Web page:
Artemus Wainpin (Mus), a venerable mountain goblin shaman, and his lifelong friend Morweth the white wizard, travelled to speak with Mica’s father-in-law, Yestin, the humin shaman. None living in Goblindom, apart from Mus and Morweth, fully realized or indeed appreciated how the actions of the goblin in question and the events slowly unfolding beyond the barrier, could bring great peril to this relatively peaceful hidden land. Yestin was flattered that they had both sought his counsel. He sat quietly while his visitors warmed their bones beside his fire. When they began to explain the reason for their visit he listened intently. Morweth cleared his throat, before saying, “Mus recently brought to my attention the fact that a rogue mountain goblin by the name of Dillfeather Fairglorn has been raiding the world of the humans for the last two moons. So far the humans have not discovered who or what is causing them trouble. Somehow he has found a way to travel freely back and forth through our magical barrier. There must be another weak point in it somewhere. He must be stopped! Should the bloodthirsty, warlike humans follow him and witness his re-entry into Goblindom, our land and all of its inhabitants will be placed in grave peril.” Having told his terrible news the ancient wizard slumped in the chair he sat in clearly dreading the prospect of an imminent human invasion.
Mus removed his shaman’s badge of office, the horned mountain goat skull cap he wore on his head. He carefully placed it on the floor beside the stool he sat on. Then he rose to stand with his back to the fire before adding his own observations. “Wot Morweth says is true Yestin lad, buts there’s summink far worse wot trubles us more than Dill’s raids beyond our border. He’s founds a way ter open the barrier twixt the world we’s all lives in n the one neath us. Shud he lets all the beasties wot inhabits it loose, none on us, not humin, goblin, elf, troll, ogre, wyvern, griffin, wizard, witch, or human come ter that, wills be safe. We’s mus seek helps from the human queen Morag wivout her knowin who or where we are. Shud Dill takes it inter his head ter join forces wiv all the evil neath our feets, it’ll takes many more than jus us ter fights them. They is magic beasties wot wos driven below at the end of the time afore ter stops them causin truble. Once they is free they wills soon finds us n wipes us all out.”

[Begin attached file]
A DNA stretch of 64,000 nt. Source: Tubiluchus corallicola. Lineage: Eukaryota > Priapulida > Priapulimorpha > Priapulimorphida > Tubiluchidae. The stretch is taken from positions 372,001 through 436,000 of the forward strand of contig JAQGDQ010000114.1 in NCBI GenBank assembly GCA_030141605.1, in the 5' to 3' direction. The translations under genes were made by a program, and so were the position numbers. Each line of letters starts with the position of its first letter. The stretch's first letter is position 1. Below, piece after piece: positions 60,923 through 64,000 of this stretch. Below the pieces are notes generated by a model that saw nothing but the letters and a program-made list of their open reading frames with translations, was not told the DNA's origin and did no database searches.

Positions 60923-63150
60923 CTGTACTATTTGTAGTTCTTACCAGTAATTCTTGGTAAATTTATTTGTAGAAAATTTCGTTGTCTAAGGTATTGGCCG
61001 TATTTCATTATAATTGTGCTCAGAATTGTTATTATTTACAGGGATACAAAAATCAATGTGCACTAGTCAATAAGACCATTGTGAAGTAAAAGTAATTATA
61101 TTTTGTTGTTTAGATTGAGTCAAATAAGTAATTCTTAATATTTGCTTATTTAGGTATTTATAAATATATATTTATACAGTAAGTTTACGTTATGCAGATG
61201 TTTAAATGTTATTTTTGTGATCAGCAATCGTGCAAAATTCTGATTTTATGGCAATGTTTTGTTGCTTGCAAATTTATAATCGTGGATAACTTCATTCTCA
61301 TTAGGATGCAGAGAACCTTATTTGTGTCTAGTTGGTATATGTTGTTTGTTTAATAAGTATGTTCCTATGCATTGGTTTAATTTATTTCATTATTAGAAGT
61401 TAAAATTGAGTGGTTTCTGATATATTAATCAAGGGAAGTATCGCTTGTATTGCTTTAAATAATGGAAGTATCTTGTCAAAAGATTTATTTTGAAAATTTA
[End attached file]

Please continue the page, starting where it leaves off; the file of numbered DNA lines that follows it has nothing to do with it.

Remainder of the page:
Yestin sat in silence for many minutes digesting the news. Their hidden world had never before been threatened like this. “We should call a meeting of all the kinds who live here within Goblindom’s borders immediately. I agree that we need to find a solution to this latest danger my friends before it’s too late,” he said with a note of resignation in his voice.
By the end of the moon the leaders of all the kinds living within Goblindom sat around a large table inside the great throne room, deep within the ancestor oak. Her magnificence, Hermione Fingletook, mother of all, had taken charge of the proceedings. Their only topic of debate was an unlikely alliance with the warring human tribes beyond their border. The very idea of working with the much feared humans should Dill release the beasts, naturally made everyone highly nervous. Hermione took a brief moment to look at the familiar faces of all the leaders seated around the table before saying to them, “someone needs to travel to Morag’s settlement – but which one should we send? No matter whom we decide upon, they’re likely to be killed on sight by the murderous humans!”